Custody arrangement are one of the most pressing issues the court encounters in a divorce proceeding. Typically, since child custody involves a determination pf where the child will primarily reside, custody battles can take a turn for the worse and be very emotionally tolling.
If the parties to the divorce action cannot agree to a joint schedule, the court is charged with the duty to create an arrangement that promotes the child’s best interest. In Alabama, there are two types of custody arrangements:
- Legal custody
- Physical custody
Almost always, unless for some unforeseen circumstance, legal custody is shared between the two parents. Joint legal custody grants each parent equal rights in decision-making authority regarding the minor child.
The court normally designates one parent with the final decision making authority in such a case that the parents cannot reach an amicable resolution. However, the parent with the final decision making authority cannot unilaterally make decisions without notifying the other parent.
On the other hand, judges in Alabama usually don’t award joint physical custody. Typically, there is a parent who receives primary physical custody, and a parent who receives secondary physical custody. This is mainly due to the fact that it is nearly impossible to achieve joint physical custody without entering some form of an agreement regarding a customized schedule for the parents to abide by.
The court will implement its own physical custody arrangement that serves the best interest of the child. On the other hand, divorce settlement agreements tend to favor joint physical custody. Joint physical custody allows each parent to spend comparable time with their child and attempts to make physical custody as balanced as possible.
The court’s tendency to favor sole physical custody over joint physical custody is depicted in a case arising out of divorce proceeding in Limestone County, Alabama, in the case of Vest v. Vest. Here, the parties were married in 2007 and had a child in 2010. In 2014, the husband filed for a divorce, and the wife filed a counterclaimed; both parties filed for sole custody of their child.
During a hearing that took place on August 15, 2015, the husband asked the trial court for permission to relocate with the child to Eva, Alabama in order to move in with the husband’s parents. The husband acknowledged the fact that if the trial court were to grant this relocation that it would require the child to transfer schools. The wife testified in trial court that the husband was addicted to pain medicine, had PTSD from his time serving in Iraq, and had violent behavior.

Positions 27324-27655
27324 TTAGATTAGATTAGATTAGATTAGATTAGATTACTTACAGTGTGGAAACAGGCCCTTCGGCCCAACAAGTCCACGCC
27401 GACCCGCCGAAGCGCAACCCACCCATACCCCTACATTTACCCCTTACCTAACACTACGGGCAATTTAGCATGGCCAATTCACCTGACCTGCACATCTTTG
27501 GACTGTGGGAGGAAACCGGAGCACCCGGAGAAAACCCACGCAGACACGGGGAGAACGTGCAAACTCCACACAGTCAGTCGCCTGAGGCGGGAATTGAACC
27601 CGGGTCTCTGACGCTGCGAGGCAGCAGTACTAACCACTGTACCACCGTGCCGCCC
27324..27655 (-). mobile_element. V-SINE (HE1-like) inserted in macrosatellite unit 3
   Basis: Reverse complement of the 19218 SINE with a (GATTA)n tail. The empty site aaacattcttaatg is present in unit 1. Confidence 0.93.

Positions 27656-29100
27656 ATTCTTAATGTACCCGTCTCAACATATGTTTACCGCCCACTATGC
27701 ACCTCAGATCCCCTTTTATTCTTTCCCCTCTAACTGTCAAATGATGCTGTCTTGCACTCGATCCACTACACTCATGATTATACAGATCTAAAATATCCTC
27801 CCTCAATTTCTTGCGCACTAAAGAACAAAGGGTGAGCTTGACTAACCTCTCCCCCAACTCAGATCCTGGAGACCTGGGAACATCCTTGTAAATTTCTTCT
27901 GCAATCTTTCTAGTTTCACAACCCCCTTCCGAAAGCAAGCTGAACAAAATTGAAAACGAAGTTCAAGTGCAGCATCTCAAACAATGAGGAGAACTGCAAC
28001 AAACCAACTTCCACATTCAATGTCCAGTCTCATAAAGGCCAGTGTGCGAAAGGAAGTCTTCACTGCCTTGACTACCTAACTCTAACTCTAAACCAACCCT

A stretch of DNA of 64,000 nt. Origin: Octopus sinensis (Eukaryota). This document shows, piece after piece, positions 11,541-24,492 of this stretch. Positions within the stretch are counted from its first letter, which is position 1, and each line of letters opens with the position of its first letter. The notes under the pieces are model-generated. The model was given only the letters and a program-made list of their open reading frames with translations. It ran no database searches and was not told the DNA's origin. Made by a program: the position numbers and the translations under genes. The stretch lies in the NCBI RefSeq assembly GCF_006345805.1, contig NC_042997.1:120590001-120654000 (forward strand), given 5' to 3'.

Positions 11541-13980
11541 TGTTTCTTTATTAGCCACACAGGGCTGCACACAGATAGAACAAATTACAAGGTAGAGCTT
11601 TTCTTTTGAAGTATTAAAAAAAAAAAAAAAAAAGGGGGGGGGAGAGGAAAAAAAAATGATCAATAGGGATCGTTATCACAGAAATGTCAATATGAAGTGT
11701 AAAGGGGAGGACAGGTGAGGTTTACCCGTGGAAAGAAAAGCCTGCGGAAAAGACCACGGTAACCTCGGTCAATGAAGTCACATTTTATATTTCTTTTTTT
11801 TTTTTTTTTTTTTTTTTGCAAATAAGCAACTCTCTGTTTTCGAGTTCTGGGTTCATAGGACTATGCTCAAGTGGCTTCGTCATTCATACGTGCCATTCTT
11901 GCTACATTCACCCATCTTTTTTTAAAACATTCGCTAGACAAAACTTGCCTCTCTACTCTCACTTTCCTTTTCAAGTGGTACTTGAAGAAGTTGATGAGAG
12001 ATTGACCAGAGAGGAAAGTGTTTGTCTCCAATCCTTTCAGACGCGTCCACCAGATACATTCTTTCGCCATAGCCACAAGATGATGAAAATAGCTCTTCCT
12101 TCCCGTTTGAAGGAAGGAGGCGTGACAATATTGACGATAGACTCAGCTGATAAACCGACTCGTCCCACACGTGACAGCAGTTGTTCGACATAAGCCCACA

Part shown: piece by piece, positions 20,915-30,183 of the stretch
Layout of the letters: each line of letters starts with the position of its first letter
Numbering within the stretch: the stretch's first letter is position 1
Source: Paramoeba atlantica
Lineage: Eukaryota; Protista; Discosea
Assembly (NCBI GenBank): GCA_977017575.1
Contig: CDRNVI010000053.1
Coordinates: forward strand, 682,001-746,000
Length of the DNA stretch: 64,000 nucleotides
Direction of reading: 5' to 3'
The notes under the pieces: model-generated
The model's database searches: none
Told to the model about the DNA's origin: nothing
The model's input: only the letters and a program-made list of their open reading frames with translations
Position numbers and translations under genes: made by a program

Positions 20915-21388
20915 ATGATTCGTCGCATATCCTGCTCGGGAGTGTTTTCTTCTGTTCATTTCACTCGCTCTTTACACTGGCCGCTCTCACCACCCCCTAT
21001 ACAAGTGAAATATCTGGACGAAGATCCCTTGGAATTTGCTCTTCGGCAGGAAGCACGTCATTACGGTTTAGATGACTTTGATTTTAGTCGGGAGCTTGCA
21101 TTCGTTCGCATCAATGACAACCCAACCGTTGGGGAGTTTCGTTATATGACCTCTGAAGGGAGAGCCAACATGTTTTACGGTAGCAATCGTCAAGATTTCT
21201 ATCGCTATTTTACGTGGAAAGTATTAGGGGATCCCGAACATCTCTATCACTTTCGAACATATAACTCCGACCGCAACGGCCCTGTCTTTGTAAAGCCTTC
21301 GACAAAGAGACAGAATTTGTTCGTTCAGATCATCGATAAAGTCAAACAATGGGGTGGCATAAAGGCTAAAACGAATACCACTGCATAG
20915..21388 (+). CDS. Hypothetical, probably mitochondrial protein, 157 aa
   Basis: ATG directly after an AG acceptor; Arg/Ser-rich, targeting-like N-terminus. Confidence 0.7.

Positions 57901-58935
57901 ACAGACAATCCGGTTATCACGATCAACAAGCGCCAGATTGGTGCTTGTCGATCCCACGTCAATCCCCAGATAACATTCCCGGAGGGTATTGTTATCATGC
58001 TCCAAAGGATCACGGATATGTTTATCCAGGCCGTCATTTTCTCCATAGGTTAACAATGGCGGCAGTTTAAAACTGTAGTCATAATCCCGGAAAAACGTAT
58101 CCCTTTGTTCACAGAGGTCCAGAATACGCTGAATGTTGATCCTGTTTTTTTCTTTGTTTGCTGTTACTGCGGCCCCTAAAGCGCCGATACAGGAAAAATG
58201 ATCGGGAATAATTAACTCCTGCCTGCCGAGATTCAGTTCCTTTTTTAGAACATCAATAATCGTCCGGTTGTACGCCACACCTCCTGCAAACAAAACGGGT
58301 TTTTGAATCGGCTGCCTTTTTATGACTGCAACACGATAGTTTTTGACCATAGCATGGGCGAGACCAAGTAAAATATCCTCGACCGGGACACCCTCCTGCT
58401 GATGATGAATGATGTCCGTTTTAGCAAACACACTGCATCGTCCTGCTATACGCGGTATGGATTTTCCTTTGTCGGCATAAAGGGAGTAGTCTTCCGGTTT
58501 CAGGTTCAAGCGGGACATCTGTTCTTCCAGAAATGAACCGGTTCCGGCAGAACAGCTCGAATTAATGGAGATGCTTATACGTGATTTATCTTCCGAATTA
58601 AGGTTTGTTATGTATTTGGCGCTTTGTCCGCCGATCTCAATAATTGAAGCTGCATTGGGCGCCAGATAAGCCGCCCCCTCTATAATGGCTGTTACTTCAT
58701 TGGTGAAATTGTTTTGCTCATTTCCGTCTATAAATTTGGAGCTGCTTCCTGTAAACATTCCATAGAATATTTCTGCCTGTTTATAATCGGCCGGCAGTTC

The trial court entered a judgment awarding joint legal custody to both parents and sole physical custody to the mother. The husband appealed the order contesting the award of sole physical custody to the mother.
The Court of Civil Appeals ruled that the trial court properly ruled in considering the health, safety, and well-being of the child in granting sole physical custody to the wife. Here, the appellate court looked at the fact that there was evidence before the trial court that showed that the husband suffered from a psychological disorder from his military service and that the husband had a violent past.
There was evidence pertaining to an incident that involved the husband punching a wall and beating a dog. There was also evidence presented that showed the husband abused pain medicine and knew that relocating would force his child to change school districts. Based on the above-mentioned evidence, the appellate court ruled the trial court did not error in awarding physical custody to the wife and affirmed the physical custody determination.
Custody arrangements are one of the most fickle and volatile problems encountered in a divorce proceeding. The court encourages parents to work out an agreement before of turning to the court system; generally, parents have a superior insight to determine what is the best for their child. However, that is not always the case.
If the parents are unable to reach an agreement, the court will get involved and implement their own custody arrangement based on the child’s best interest. Therefore, to ensure the best outcome for yourself and your child it is beneficial to seek out an experienced attorney’s assistance that can help guide you through this intricate process.
Contact Divorce lawyer Joseph A. Ingram of Ingram Law LLC, at (205) 335-2640.